A Duty to the Dead by Charles Todd. In which we are introduced to nurse Bess Crawford as she becomes a survivor of the sinking of HMHS Britannic in the Kea Channel off the Greek island of Kea on the morning of November 21, 1916. Upon her return to England to convalesce, Bess carries a cryptic message to the family of a soldier who died while under her care. The message begins a chain of events which lead to Bess’s involvement with a man who is possibly an escaped lunatic, but also possibly a wronged man.
An Impartial Witness by Charles Todd. This second book in the series featuring World War I nurse detective Bess Crawford uses good, solid storytelling and slow, careful character development to hold readers’ interest. Upon Bess’s return to England from the trenches of France, she witnesses a tearful parting between a woman, Mrs. Evanson, and a soldier who is not her husband but possibly her lover. When Bess recognizes Mrs. Evanson from her picture that was carried by her pilot husband and when the woman is later murdered, Bess becomes enmeshed in the family’s affairs and in the resolution of the mystery of her death.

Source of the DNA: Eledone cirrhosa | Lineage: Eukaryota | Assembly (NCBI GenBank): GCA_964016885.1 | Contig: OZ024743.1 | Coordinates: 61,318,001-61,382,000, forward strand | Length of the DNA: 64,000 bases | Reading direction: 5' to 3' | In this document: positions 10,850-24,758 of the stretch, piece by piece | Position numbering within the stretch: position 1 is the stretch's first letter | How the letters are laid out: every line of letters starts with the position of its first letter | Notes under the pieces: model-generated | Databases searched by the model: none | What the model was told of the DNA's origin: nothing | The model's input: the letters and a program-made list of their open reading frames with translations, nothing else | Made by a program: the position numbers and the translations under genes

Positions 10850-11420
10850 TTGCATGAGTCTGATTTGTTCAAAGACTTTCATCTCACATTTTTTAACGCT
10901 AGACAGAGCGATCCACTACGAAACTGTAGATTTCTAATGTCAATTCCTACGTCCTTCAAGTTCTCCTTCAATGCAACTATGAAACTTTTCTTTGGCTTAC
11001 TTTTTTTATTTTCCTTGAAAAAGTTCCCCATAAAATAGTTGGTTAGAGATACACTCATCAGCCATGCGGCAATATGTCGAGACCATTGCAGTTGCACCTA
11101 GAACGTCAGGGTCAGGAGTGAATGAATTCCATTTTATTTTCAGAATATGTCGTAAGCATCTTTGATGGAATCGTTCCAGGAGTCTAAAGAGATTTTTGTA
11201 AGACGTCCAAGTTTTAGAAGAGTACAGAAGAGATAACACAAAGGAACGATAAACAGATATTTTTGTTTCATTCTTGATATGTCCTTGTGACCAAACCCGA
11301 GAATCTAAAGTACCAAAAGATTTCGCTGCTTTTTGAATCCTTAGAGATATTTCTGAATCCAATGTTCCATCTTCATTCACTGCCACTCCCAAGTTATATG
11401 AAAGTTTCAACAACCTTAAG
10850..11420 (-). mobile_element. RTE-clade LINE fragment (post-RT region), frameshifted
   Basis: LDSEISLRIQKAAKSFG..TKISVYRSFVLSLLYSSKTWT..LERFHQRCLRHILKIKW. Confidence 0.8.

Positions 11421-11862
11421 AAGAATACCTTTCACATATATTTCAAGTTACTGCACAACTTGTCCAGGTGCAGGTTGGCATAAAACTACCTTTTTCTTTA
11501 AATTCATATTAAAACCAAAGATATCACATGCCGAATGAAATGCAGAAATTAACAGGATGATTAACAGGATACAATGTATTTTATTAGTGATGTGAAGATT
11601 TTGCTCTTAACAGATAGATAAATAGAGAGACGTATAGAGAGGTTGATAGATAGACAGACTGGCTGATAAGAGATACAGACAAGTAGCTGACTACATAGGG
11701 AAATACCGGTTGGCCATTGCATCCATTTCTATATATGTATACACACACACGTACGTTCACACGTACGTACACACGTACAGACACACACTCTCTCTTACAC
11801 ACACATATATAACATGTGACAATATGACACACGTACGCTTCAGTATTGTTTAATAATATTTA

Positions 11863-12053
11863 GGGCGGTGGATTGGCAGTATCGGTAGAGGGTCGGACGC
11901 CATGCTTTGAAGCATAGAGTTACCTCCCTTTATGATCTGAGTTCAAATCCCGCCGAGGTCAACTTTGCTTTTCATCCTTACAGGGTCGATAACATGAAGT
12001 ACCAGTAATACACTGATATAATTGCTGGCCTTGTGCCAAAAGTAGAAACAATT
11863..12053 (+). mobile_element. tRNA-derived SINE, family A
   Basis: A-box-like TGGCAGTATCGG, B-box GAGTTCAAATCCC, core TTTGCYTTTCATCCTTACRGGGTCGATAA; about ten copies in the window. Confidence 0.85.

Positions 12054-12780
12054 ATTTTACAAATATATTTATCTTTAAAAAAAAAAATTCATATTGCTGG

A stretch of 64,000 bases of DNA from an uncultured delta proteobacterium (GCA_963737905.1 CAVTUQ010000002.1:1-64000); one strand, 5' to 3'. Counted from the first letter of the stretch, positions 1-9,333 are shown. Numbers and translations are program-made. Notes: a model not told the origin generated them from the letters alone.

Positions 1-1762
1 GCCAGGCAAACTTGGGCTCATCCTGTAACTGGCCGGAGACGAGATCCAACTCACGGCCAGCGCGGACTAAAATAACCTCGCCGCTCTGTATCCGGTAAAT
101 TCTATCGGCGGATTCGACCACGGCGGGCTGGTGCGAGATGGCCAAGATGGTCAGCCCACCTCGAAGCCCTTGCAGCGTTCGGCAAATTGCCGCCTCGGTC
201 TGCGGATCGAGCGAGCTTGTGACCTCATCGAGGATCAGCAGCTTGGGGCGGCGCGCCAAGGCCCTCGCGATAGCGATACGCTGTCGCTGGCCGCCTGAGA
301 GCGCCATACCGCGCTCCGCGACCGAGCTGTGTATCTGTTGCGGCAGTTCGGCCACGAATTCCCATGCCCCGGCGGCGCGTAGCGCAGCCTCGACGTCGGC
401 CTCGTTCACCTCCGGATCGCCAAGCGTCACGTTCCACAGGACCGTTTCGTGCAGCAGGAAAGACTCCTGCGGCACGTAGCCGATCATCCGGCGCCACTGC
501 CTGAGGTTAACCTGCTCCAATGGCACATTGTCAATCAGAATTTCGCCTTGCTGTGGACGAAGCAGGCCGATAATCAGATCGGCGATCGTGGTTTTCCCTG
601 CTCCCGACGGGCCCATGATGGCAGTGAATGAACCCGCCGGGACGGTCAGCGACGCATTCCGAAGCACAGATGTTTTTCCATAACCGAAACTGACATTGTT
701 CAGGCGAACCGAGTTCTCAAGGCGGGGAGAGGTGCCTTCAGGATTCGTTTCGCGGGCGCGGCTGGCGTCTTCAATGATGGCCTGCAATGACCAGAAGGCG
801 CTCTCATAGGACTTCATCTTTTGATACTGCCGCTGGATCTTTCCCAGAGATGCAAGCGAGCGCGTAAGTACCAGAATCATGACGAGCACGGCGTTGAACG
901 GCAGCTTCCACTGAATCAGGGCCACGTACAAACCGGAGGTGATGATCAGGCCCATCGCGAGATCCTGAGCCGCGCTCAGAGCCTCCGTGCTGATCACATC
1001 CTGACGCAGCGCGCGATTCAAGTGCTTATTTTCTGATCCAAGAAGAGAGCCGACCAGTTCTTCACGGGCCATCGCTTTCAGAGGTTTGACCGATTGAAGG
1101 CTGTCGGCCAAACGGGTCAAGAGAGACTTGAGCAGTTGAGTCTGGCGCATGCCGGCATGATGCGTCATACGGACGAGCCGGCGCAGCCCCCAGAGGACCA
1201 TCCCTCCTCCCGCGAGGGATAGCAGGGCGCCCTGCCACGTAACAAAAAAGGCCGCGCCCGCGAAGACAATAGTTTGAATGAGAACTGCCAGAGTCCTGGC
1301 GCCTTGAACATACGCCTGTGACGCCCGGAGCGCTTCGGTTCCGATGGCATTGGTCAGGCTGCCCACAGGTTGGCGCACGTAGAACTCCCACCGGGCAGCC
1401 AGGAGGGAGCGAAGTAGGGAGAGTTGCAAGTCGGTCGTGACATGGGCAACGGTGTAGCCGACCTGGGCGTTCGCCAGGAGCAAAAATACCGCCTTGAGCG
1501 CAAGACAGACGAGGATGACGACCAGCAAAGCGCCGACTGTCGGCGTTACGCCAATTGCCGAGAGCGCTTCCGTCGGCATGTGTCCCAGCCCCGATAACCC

In both of these books, the mystery and the characters were intriguing and entertaining. Bess Crawford is an independent young woman, and yet she doesn’t come across as a twenty-first century feminist artificially transplanted into the soil of the World War I-era. Instead, she has a family to whom she listens and she allows herself to be protected to some extent by the men in her life, especially family friend Simon Brandon. (I think Bess and Simon are headed for romance, but at least by the end of the second book in the series, the romance is completely unrealized.) And still Bess does what Bess feels obligated or drawn to do, and she meddles in things that are not really her concern.
In fact, that would be my only complaint about these books. For the purpose of furthering the plot, the authors (a mother-son team using the Charles Todd pseudonym) have Bess ask all sorts of questions and become over-involved in the lives of strangers with very little justification for her visits and intrusions. However, I can overlook the lack of warrant for Bess’s interference in the lives of her patients and their families for the sake of a good story.
Lots of comparisons are made at Amazon and Goodreads between these books and the Maisie Dobbs series by Jacqueline Winspear. I liked these two, at least, better than I liked the books about Maisie. Maybe I just liked these books set during the Great War better than those set just after.